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Anais da Academia Brasileira de Ciências

Print version ISSN 0001-3765

An. Acad. Bras. Ciênc. vol.84 no.2 Rio de Janeiro June 2012  Epub May 08, 2012 

Influence of the nycthemeral cycle on the roosting behaviour of the Orange-winged Amazon



Leiliany N. de MouraI; Maria Luisa da SilvaI; Jacques M.E. VielliardII,*

ILaboratório de Ornitologia e Bioacústica, Instituto de Ciências Biológicas, Universidade Federal do Pará, Rua Augusto Corrêa, 01, 66075-110 Belém, PA, Brasil
IILaboratório de Bioacústica, Instituto de Biologia, Universidade Estadual de Campinas, Cidade Universitária Zeferino Vaz, Rua Monteiro Lobato, 255, 13083-862 Campinas, SP, Brasil

Correspondence to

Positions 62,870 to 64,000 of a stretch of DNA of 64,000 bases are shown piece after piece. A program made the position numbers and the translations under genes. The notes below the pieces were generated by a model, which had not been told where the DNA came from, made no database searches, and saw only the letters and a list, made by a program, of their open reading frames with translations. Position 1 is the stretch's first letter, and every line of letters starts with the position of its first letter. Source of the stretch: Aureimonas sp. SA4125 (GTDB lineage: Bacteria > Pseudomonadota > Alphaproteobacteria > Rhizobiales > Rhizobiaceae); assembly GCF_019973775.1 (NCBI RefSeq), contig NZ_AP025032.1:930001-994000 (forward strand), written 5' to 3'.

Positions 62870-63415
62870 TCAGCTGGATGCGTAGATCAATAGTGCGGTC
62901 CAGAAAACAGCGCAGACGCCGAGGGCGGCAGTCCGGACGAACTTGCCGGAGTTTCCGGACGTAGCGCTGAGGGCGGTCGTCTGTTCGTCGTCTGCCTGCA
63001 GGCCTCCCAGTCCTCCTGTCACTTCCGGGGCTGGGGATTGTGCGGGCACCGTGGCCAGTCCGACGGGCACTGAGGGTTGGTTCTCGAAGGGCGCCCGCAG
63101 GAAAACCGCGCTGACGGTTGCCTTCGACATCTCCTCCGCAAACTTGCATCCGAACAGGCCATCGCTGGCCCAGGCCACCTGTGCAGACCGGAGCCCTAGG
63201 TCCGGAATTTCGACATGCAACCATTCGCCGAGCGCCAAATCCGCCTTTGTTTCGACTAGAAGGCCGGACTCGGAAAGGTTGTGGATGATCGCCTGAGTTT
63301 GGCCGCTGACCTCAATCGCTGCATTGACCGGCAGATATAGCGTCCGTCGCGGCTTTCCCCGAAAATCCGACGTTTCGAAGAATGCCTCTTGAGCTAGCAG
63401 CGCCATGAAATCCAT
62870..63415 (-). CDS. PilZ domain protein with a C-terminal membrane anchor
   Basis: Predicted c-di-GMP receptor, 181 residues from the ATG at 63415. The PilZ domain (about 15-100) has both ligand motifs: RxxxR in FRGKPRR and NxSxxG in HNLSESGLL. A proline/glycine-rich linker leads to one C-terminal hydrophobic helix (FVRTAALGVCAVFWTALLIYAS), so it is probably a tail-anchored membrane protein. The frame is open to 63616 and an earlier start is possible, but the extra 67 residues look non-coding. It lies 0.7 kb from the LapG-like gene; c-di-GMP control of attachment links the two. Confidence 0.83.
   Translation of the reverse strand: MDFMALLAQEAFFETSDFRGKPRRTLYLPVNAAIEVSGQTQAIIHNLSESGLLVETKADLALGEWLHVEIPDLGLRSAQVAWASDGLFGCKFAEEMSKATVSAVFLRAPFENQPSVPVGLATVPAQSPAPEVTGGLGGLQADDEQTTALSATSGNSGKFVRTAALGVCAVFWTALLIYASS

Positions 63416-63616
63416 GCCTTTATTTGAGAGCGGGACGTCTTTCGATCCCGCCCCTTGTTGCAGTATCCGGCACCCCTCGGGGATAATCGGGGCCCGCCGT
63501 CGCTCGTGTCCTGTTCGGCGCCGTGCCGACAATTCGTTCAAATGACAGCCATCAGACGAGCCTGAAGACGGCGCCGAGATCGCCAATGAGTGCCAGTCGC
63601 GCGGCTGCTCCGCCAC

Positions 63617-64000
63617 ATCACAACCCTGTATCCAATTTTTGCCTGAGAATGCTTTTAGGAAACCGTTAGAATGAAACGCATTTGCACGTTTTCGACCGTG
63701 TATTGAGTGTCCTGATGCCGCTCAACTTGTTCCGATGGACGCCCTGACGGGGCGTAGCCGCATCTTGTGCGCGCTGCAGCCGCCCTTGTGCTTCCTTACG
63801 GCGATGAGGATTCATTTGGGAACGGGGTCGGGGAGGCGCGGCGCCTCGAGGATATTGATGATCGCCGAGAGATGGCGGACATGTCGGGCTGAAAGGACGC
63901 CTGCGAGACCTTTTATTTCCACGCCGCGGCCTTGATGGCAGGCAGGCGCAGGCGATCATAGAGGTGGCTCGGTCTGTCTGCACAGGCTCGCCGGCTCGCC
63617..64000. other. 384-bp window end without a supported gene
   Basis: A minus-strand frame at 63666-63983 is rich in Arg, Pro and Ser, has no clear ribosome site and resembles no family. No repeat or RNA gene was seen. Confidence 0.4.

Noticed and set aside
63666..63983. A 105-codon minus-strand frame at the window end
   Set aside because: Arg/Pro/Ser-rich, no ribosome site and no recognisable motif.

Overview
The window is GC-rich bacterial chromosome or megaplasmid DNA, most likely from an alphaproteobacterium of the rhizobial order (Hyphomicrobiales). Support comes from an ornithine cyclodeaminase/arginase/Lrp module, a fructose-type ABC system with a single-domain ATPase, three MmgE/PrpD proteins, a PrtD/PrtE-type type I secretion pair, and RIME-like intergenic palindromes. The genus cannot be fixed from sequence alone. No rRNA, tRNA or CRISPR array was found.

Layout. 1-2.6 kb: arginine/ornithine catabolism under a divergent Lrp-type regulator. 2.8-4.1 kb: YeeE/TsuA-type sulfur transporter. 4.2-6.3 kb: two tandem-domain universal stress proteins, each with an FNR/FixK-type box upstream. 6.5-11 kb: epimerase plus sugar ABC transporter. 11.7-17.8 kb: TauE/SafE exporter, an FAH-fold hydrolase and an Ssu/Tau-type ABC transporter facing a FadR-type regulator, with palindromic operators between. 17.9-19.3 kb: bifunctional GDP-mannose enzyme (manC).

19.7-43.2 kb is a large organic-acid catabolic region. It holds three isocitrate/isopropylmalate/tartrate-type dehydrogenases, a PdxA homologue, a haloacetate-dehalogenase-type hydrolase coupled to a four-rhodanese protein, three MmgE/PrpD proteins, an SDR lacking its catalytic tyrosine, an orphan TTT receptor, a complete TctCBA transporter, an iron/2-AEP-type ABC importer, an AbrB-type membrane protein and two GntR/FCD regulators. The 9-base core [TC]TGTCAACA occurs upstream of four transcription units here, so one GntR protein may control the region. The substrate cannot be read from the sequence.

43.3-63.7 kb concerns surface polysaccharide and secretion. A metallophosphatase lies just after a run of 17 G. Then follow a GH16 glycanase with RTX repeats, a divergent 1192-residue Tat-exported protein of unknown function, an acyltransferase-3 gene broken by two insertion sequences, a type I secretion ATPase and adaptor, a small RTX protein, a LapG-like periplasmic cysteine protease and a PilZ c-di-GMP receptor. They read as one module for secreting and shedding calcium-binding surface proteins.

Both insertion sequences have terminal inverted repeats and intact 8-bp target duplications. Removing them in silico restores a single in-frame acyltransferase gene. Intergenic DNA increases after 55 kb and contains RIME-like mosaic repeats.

Environmental stimuli exert important effects on the expression of the endogenous rhythms. Daily movements of groups of parrots in response to the light/dark cycle have been studied by several researchers. However, the factors modifying the intrinsic rhythmicity of this behaviour remain little known. This study describes how the nychthemeral/circadian periodicity of roost daily movements of the Orange-winged Amazon Amazona amazonica is modified by weather factors. Numbers of parrots arriving or leaving the roosting site Ilha dos Papagaios were determined on a minute by minute basis. More parrots have significantly arrived at the roost after sunset than before, while more parrots have significantly left the roost before sunrise than after. The peak exodus of parrots occurred at 23 ± 5.24 minutes before sunrise, when the average light intensity was 1 lux. The peak influx of parrots occurred at 6 ± 6.1 minutes after sunset, when the average light intensity was 50 lux. By altering ambient light intensity, weather conditions have significantly influenced the arrival and departure times, with parrots leaving later and arriving earlier when conditions were overcast at the roost site.